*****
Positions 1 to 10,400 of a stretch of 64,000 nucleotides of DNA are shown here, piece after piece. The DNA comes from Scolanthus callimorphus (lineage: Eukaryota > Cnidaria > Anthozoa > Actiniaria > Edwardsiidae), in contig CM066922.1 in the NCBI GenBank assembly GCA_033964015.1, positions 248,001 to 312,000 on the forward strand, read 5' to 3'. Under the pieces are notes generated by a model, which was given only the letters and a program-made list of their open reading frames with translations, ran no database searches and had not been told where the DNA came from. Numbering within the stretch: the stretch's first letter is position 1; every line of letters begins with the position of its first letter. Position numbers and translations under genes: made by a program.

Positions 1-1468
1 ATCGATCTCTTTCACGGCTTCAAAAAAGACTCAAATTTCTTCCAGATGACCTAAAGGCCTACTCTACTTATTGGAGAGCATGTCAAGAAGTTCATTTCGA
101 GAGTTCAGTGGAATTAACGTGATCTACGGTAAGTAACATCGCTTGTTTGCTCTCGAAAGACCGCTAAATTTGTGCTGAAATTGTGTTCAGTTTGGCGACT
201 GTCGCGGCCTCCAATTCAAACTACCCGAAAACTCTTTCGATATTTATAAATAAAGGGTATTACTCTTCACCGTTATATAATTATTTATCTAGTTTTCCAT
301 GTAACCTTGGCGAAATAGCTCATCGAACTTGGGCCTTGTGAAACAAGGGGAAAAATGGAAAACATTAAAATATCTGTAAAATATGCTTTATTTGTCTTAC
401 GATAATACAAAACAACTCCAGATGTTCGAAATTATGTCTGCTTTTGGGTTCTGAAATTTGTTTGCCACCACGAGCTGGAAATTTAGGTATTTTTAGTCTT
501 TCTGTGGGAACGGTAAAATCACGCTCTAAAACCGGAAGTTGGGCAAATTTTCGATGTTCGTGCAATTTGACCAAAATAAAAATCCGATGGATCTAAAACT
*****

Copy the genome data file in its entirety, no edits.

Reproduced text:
Positions 1 to 10,400 of a stretch of 64,000 nucleotides of DNA are shown here, piece after piece. The DNA comes from Scolanthus callimorphus (lineage: Eukaryota > Cnidaria > Anthozoa > Actiniaria > Edwardsiidae), in contig CM066922.1 in the NCBI GenBank assembly GCA_033964015.1, positions 248,001 to 312,000 on the forward strand, read 5' to 3'. Under the pieces are notes generated by a model, which was given only the letters and a program-made list of their open reading frames with translations, ran no database searches and had not been told where the DNA came from. Numbering within the stretch: the stretch's first letter is position 1; every line of letters begins with the position of its first letter. Position numbers and translations under genes: made by a program.

Positions 1-1468
1 ATCGATCTCTTTCACGGCTTCAAAAAAGACTCAAATTTCTTCCAGATGACCTAAAGGCCTACTCTACTTATTGGAGAGCATGTCAAGAAGTTCATTTCGA
101 GAGTTCAGTGGAATTAACGTGATCTACGGTAAGTAACATCGCTTGTTTGCTCTCGAAAGACCGCTAAATTTGTGCTGAAATTGTGTTCAGTTTGGCGACT
201 GTCGCGGCCTCCAATTCAAACTACCCGAAAACTCTTTCGATATTTATAAATAAAGGGTATTACTCTTCACCGTTATATAATTATTTATCTAGTTTTCCAT
301 GTAACCTTGGCGAAATAGCTCATCGAACTTGGGCCTTGTGAAACAAGGGGAAAAATGGAAAACATTAAAATATCTGTAAAATATGCTTTATTTGTCTTAC
401 GATAATACAAAACAACTCCAGATGTTCGAAATTATGTCTGCTTTTGGGTTCTGAAATTTGTTTGCCACCACGAGCTGGAAATTTAGGTATTTTTAGTCTT
501 TCTGTGGGAACGGTAAAATCACGCTCTAAAACCGGAAGTTGGGCAAATTTTCGATGTTCGTGCAATTTGACCAAAATAAAAATCCGATGGATCTAAAACT